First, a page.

Conventional wisdom, as reflected in reports by the World Bank and the Whitsun Foundation, maintains that control of population growth is the key strategy for stimulating socioeconomic development and ending widespread poverty. The Witsun Foundation has criticized the Government of Zimbabwe for failing to include specific policies for population control in its National Transitional Development Plan. the report further expressed alarm about future availability of land to contain Zimbabwe's growing population. Communal areas are designed for a maximum of 325,000 families yet presently contain 700-800,000 families. This Malthusian, deterministic emphasis on population growth as the source of social ills ignores the broader, complex set of socioeconomic, historical, and political factors that determine material life. Any analysis of population that fails to consider the class structure of society, the type of division of labor, and forms of property and production can produce only meaningless abstractions. For example, consideration of crowding in communal areas must include consideration of inequitable patterns of land ownership in sub-Saharan Africa. Unemployment must be viewed within the context of a capitalist economic structure that relies on an industrial reserve army of labor to ensure acceptance of low wages and labor-intensive conditions. While it is accepted that population growth is creating specific and real problems in Zimbabwe and other African countries, these problems could be ameliorated by land reform and restructuring of the export-oriented colonial economies. Similarly, birth control should not be promoted as the solution to social problems, yet family planning services should be available to raise the status of women. Literacy, agrarian reform, agricultural modernization, and industrialization campaigns free from the dominance of Western capitalism represent the true solutions to Zimbabwe's problems.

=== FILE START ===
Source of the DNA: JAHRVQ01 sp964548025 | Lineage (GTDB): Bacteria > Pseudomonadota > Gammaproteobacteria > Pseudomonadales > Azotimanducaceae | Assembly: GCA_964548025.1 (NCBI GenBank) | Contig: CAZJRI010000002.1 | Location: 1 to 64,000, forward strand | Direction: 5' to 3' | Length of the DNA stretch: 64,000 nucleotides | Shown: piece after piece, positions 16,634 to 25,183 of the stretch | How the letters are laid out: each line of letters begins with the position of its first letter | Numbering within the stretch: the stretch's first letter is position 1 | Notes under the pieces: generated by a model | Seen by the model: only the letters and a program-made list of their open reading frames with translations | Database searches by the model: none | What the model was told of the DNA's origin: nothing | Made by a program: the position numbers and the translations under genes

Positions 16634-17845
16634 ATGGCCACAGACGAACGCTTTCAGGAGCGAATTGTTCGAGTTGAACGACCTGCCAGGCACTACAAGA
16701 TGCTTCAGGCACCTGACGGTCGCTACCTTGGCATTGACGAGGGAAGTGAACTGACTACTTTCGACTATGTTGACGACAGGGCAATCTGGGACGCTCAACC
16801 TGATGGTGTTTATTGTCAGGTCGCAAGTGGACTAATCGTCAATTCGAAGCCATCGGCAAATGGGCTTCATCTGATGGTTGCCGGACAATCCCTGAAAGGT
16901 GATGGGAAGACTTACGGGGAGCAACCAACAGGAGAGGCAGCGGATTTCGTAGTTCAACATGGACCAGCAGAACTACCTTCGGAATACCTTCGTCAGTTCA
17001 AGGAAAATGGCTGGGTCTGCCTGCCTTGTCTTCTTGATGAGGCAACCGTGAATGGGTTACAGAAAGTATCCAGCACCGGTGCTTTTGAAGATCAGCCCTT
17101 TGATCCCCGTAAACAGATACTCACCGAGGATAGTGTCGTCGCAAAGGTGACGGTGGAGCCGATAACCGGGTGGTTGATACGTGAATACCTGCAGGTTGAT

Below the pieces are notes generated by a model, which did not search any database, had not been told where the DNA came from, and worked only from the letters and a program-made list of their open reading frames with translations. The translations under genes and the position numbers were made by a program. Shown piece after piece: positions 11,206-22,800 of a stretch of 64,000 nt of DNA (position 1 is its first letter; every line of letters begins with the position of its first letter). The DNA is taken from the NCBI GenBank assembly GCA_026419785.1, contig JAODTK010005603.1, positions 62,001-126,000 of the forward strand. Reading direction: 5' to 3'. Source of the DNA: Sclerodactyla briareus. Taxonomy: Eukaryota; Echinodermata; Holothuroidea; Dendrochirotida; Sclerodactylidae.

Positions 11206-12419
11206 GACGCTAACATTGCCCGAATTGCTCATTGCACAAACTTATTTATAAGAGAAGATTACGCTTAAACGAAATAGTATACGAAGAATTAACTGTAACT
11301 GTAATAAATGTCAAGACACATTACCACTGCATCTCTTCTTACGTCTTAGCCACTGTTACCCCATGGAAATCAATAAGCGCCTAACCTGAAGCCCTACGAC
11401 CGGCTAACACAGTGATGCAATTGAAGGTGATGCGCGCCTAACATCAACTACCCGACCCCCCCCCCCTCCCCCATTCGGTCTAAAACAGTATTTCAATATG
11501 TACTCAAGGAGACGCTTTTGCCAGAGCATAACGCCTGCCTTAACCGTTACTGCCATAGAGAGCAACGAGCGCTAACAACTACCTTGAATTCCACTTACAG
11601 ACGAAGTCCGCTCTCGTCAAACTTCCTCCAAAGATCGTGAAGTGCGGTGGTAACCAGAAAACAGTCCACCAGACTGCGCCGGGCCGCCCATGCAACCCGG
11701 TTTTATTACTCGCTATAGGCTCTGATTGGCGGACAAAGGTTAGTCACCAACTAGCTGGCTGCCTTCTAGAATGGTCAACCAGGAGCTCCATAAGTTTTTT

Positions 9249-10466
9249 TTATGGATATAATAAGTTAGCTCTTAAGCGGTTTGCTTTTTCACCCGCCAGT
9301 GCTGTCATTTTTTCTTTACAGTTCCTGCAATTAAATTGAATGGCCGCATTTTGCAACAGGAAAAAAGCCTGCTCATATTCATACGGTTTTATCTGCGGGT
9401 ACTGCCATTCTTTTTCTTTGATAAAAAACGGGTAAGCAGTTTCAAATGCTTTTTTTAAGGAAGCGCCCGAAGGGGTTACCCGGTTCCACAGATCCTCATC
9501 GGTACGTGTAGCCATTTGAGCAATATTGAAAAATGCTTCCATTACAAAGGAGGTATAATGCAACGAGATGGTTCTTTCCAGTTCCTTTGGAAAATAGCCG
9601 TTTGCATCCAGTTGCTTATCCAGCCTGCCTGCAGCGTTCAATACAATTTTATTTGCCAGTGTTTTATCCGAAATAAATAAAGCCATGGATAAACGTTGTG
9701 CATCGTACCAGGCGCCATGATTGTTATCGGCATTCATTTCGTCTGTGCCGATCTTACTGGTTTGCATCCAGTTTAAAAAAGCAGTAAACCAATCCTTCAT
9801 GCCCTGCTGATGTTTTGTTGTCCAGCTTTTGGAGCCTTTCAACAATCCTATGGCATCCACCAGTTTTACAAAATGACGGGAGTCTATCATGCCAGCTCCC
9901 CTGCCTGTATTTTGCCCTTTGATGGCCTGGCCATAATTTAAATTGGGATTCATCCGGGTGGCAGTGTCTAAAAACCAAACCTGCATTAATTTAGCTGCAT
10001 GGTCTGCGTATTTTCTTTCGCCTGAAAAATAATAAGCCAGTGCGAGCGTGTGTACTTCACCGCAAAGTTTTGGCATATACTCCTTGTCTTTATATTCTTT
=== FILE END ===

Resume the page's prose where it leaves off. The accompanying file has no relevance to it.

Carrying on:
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  4. 4

    Ageing populations. The social policy implications.

    Organisation for Economic Co-Operation and Development [OECD]

    Paris, France, Organisation for Economic Co-operation and Development [OECD], 1988. 90 p. (Demographic Change and Public Policy)

    This is the first in a planned series of volumes published by the Organisation for Economic Co-operation and Development (OECD) concerning the economic and social consequences of demographic aging in OECD member countries. "This detailed statistical analysis of demographic trends in the 24 OECD countries examines the implications for public expenditure on education, health care, pensions and other social areas, and discusses the policy choices facing governments." Data are from official sources. (EXCERPT)
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  5. 5

    AID investment of $1 billion in family planning/population is resulting in sharp birthrate declines.

    International Family Planning Perspectives and Digest. 1978 Winter; 4(4):127-128.

    This article is derived from testimony by Reimert T. Ravenholt, Director of the U.S. Agency for International Development (AID) Office of Population before the Select Committee on Population in the U.S. House of Representatives. The testimony dealt with the disbursement of the $1 billion in AID funds for the promotion of family planning in underdeveloped countries. A table gives the total, broken down into the various categories of aid: $345 million for international agencies, $261 million in bilateral assistance, $162 million for contraceptives, $102 million for demographic and fertility research, $55 million for improvement of contraceptive technology, $34 million for administration, $49 million for support of institutions training 3d World people for research in population related fields. The article also reports on the success in slowing population growth in many of the countries to which AID funds have been sent, particularly in Colombia, Thailand, Korea and Indonesia. Dr. Ravenholt stated that he feels the AID's investment has been instrumental in lowering birthrates, and that continued tenacity and effort will result in more successes.